Was I Just Promoted or Laid Off?
I worked for a medical device company in NJ for 9+ years. 5 of those years, I have worked remotely (from home).
My husband’s job was relocated to NC. I approached all the necessary persons (i.e. manager, director, HR, Powers that Be, etc..) to ask permission for a new remote location. Permission granted. In the process of our move, our mortgage company had required a letter from my current employer stating that my “remote position was secure and my remote status would be honored”. Letter was provided by employer. We then moved into our new home requiring TWO incomes.
Eight (8) weeks after we are moved into our new home, packing boxes still being unpacked or tucked away for another day, I receive my usual morning telephone call from my manager. In this phone call, he said that he wants to meet with me in one hour and that he is forwarding a document for my review. I open the document within minutes of receipt, to find that it was a job description. With always new hiring going on, I thought I was going to perform a phone interview with a perspective hire.
In review of the job description, I became a bit confused. As the job description was MINE, but the title on the job description was a promoted level to what I currently held. Was this true? Was I getting a promotion? I did not imagine that remote employees could qualify for a promotion, and was told (by my manager) that remote employees were even taking up to 15% cuts in the company b/c they did not need to commute into the office or purchase clothes, and pay for lunches, etc. Side Note: ALTHOUGH most remote employees are putting in an average of more hours work time per week than their ‘in office’ colleagues, according to a recent on-line report (google it).
So I attempted to contact my manager to verbally discuss the questions I had prior to our “meeting”. I called once, twice and was up to the typical frantic number of once every five minutes before the hour’s end, with no answer. So “meeting time” has arrived, on the minute, I received a call from my manager. He then announced that I was on speaker and that there was a representative from HR in his office. At that time, based off of my manager’s tone, I realized “this is not good”.
The HR representative then(they opted to give me the most unintelligent and inexperienced one in the group of stellar HR associates [yes, “stellar” was being used sarcastically], to add insult to injury) continued with, “did you see the document we sent you…”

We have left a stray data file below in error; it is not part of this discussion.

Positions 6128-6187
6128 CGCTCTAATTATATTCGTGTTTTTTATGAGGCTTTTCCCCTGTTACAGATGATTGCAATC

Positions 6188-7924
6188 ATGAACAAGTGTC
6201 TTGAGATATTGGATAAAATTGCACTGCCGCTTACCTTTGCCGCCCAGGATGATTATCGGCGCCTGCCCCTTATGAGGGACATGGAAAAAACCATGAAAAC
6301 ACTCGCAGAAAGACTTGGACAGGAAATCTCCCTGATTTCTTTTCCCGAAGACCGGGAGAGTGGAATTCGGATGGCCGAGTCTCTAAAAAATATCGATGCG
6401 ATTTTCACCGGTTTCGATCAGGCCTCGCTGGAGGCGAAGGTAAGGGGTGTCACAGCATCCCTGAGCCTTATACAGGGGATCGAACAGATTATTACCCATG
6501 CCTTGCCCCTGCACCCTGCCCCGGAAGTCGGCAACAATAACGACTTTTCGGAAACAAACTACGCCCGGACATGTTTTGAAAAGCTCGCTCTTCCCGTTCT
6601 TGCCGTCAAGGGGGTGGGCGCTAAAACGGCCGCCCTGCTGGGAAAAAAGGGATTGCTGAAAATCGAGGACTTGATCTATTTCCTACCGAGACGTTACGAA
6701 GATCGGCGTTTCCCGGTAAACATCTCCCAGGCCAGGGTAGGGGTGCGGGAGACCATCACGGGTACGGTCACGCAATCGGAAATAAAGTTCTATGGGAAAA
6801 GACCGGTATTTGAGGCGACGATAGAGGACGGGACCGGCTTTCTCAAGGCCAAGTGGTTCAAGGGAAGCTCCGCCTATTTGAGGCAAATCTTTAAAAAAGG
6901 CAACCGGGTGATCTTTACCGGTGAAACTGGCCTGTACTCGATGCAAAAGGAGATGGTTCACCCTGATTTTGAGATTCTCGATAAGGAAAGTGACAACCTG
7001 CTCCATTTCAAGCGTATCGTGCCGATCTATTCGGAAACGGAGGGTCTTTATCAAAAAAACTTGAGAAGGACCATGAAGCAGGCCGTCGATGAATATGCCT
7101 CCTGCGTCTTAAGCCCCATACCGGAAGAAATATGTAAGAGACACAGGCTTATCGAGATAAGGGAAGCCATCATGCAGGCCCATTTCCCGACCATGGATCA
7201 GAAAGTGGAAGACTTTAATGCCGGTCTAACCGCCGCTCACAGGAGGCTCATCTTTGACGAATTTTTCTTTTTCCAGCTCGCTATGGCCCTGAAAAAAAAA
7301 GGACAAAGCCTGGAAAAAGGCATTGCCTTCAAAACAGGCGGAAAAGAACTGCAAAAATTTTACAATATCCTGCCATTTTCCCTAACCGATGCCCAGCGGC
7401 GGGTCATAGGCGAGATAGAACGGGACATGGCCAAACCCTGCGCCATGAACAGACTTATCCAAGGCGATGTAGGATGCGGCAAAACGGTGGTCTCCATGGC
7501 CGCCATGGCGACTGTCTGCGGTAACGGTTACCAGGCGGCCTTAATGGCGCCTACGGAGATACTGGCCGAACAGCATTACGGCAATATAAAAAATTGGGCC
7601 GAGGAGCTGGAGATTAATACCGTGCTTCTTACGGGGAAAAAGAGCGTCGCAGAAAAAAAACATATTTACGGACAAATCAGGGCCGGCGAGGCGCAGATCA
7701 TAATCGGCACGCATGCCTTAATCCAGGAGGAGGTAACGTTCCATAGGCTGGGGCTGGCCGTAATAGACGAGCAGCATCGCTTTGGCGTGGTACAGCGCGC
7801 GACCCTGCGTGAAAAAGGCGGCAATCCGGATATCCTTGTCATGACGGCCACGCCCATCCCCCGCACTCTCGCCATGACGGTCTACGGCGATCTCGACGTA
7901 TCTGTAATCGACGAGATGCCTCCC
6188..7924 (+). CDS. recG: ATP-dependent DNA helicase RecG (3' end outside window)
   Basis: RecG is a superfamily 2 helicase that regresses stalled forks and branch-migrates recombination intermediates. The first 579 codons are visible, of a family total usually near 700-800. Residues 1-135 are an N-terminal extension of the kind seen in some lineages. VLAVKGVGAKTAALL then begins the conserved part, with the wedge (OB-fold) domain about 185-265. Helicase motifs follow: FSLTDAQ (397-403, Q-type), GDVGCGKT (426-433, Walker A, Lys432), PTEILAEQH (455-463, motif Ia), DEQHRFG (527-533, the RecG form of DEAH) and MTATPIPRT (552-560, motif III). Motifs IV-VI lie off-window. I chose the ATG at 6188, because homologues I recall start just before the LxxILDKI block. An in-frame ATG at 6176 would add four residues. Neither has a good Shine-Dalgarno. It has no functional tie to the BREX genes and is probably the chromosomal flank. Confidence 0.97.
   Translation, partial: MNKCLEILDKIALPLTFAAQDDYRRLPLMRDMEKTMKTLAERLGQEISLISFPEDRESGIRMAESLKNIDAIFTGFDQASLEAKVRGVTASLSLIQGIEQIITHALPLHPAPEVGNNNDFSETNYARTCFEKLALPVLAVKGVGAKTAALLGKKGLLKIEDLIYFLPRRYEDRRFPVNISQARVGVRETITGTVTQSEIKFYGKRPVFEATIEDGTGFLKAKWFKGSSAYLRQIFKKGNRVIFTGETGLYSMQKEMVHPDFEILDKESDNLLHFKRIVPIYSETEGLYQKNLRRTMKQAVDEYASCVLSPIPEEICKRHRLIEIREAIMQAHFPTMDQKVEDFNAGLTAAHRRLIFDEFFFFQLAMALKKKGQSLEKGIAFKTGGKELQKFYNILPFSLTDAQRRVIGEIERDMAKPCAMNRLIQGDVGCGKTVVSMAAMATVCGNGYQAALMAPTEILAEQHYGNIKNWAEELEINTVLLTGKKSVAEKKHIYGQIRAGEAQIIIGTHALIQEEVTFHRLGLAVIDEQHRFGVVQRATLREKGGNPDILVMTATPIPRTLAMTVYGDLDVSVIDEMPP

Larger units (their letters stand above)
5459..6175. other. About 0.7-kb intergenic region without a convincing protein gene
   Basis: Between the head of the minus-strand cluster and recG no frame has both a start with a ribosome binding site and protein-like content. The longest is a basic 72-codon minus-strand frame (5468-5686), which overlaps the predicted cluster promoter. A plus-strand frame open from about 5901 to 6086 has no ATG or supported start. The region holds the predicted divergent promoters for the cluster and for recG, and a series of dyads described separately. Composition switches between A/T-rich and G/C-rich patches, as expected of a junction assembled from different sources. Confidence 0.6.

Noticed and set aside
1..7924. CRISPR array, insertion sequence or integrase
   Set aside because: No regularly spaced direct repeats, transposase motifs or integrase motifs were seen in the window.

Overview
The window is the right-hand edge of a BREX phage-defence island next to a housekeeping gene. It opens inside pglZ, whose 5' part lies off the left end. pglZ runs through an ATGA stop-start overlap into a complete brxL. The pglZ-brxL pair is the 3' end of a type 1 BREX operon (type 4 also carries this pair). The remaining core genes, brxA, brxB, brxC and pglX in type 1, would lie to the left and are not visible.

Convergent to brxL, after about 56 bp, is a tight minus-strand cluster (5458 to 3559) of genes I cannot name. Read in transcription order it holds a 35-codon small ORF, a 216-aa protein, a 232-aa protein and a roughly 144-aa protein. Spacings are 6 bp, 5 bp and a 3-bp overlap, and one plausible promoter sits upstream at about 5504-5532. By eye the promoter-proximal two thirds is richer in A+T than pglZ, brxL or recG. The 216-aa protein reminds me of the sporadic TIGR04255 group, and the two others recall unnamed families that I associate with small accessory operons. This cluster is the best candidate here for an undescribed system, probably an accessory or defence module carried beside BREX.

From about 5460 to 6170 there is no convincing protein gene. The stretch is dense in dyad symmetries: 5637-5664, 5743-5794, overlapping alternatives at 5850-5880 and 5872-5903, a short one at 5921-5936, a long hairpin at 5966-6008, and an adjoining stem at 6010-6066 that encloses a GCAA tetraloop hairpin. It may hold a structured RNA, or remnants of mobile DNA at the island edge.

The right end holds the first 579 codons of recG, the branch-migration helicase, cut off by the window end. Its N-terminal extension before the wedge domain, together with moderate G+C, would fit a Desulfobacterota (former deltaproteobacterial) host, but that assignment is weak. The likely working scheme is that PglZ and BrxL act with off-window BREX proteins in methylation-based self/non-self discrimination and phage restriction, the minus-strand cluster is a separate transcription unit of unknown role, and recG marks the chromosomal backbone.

Well, in short, they were offering my OWN job to me IF I were to pick up my family from NC after settling in with 4 children, EIGHT weeks after our move. Anyone reading this story knows that they really were not offering my job back to me, they were simply just using whatever available red tape was available to their shortsightedness so that they did not have to ‘officially’ pay any severance by offering me ‘a job’.
Well, after welling up with tears and having my heart loosened from being stuck in my throat, I had to take advantage of them not being able to see my face, and then politely asked what my options were. After a bunch of “nothings” on the phone, I told them I would get back with my answer on accepting my ‘new position’. Of course, I used this time to talk to some legal sources.
I found out what they did was wrong, not only legally, but ethically, and that going to court was probably not an option due to the limitless funds that this company has to handle any legal issues.
After the news spread, some very good inside sources had contacted me from w/in the company to tell me how it really works and what the company is prepared to do even if they say a “bunch of nothings”.
After contacting the right people (don’t ever look to the HR Dept.) I then was able to get a fair severance, unemployment, and keep a great computer bag out of the deal (okay, it wasn’t that great).
Please know that I am not upset at this point. I have digested the pain and feeling of rejection pretty quickly. I have realized that things really DO happen for a reason.
I am now in a better place, with better people and am grateful for the experiences I have obtained from my previous employer. From the stories that I have read and the stories that have yet to be written, I have not heard of one company out that that really knows how to do ‘this deed’ with class. I suppose once you get to the point, where a company finds an employee is no longer needed, the company feel s that it really does not need to convey any respect or display any class. It is the company that handles layoffs with class and maintains a level of dignity for employer as well as employee that will be the company we should all be working for. “It isn’t the Why, it is the How”. Good luck on anyone reading this and know that there is a future after being laid off. Life is an adventure, enjoy the ride.
This post was submitted by Michelle Gagliardi.